‘Born to be a grocer’ has a different meaning for me. After the traditional career track of IIT, IIM and Hindustan Unilever, I was going to be a grocer, much to my family’s disbelief. Selling ‘daal-chawal’ as a chosen vocation for the educated son was not their idea of smart choices. I wasn’t alone. I walked down the path with R K Damani of D Mart and Kishore Biyani of Big Bazaar, both avid customer observers and business creators by betting on the Indian consumer. Customer observation and insight hunting is now an instinct with me, after over a decade of consistent aisle running in all parts of the world. To my wife’s delight I love visiting stores, but much to her chagrin, I equally love chasing women customers to see what they are buying! Food, brands and retail, my vocation, catches everyone’s fancy. I’ve stirred up some recent excitement for myself shaping food stores for different ends of the market spectrum including upmarket Foodhall and now Fresh produce led neighbourhood store RelianceFresh, etc. I’m excited by various cuisines, languages and recently, learning to play music. But through all my adventures, one thing has stood by me always, a good cup of masala chai! Meet me @SupermarketWala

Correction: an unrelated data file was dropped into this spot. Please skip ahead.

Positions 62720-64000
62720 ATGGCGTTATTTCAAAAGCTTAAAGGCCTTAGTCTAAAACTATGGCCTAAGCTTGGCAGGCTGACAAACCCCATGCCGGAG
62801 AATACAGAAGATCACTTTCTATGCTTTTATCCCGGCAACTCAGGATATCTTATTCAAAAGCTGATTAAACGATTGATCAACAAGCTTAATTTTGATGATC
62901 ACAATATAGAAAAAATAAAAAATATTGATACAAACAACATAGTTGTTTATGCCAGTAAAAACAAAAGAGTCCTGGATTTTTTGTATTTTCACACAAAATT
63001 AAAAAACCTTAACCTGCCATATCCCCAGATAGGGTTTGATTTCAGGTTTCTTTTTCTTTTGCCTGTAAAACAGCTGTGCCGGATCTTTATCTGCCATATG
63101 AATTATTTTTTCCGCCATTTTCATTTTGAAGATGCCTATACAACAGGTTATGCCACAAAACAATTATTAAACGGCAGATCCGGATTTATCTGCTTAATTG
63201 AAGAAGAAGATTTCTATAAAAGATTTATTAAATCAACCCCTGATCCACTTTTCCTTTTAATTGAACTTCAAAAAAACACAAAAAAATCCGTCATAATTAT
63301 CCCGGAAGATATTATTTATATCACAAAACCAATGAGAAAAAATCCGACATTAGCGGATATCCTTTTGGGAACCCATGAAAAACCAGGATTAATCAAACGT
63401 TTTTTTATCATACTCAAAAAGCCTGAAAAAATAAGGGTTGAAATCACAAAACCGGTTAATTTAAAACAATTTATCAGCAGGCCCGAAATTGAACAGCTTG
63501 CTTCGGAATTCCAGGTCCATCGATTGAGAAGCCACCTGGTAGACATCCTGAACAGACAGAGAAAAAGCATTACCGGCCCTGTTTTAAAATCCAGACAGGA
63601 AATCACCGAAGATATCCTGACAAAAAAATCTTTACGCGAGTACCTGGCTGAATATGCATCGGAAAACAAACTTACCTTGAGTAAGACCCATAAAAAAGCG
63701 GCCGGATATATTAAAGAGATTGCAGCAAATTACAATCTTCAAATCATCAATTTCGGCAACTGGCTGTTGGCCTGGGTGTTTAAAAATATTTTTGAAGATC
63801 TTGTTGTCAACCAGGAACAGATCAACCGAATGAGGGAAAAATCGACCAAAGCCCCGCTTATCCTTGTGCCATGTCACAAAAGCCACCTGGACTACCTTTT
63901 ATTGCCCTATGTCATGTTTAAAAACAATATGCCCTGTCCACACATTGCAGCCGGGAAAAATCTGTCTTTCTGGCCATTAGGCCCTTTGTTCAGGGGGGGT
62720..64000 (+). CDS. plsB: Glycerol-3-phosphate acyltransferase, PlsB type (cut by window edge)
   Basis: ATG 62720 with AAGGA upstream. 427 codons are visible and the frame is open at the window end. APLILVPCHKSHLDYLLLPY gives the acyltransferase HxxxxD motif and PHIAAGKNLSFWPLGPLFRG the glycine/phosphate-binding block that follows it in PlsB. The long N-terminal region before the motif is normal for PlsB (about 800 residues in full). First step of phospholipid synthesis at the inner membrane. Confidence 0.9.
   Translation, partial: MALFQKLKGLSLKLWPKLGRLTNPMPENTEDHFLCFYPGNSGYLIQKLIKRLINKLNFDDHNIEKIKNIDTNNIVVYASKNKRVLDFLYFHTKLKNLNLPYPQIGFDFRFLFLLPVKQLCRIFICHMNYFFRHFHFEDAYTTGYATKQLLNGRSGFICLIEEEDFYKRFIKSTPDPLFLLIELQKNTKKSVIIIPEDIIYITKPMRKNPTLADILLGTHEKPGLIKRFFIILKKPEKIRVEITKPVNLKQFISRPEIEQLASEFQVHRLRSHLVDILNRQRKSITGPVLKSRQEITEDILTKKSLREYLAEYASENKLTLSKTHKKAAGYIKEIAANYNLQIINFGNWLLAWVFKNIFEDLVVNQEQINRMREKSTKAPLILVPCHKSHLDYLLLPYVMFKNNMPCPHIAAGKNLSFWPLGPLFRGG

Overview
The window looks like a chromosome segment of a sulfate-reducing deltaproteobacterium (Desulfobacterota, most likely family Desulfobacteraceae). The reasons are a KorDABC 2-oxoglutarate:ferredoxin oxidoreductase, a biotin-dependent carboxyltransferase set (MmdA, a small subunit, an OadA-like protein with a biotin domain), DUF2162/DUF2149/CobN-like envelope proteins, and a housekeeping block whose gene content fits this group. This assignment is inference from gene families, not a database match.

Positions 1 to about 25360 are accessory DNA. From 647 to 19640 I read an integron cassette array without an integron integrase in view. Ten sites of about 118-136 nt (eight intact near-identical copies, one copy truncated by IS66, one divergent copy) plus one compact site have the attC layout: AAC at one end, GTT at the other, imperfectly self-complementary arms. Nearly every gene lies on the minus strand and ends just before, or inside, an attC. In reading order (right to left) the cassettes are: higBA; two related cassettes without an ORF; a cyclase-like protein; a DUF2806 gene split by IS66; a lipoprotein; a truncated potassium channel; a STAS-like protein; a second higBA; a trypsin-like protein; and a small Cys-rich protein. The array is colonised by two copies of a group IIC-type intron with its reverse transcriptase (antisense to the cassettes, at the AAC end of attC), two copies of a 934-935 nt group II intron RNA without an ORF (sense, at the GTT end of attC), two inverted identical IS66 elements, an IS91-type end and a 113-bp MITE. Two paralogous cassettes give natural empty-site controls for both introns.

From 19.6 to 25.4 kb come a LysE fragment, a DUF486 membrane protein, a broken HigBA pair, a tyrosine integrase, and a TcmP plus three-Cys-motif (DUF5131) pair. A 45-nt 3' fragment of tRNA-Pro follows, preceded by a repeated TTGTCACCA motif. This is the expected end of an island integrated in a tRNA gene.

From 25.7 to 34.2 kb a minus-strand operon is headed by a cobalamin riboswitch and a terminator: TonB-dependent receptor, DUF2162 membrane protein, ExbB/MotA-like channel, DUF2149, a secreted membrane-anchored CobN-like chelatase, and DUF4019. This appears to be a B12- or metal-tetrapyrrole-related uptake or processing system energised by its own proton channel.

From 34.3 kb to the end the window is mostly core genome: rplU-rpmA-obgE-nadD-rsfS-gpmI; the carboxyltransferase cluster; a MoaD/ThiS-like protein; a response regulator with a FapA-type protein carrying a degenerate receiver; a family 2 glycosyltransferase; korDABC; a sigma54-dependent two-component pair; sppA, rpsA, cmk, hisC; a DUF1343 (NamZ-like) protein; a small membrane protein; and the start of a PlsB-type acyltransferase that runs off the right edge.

Here’s an interesting read that I came across. It says, eateries and fine dine restaurants with regional specialist cuisines are becoming increasingly popular in large cities. I have always believed that in India, one man’s tradition is another man’s modernity – appams are exotic special foods in my rajasthani household but grandma’s traditional cuisine in my malyaali neighbour’s home.
Another interesting point Aalok Wadhwa the author of the piece makes is that with depreciation of the Rupee, imported ingredients and expats chefs have gotten more expensive! Come to think of it, it would be easier to get a Bengali chef to Gurgaon than someone who knows Moroccan cuisine. The insight is, for the upmarket discerning patrons in Gurgaon, Bengali food is as exotic as Moroccan! What do you think?
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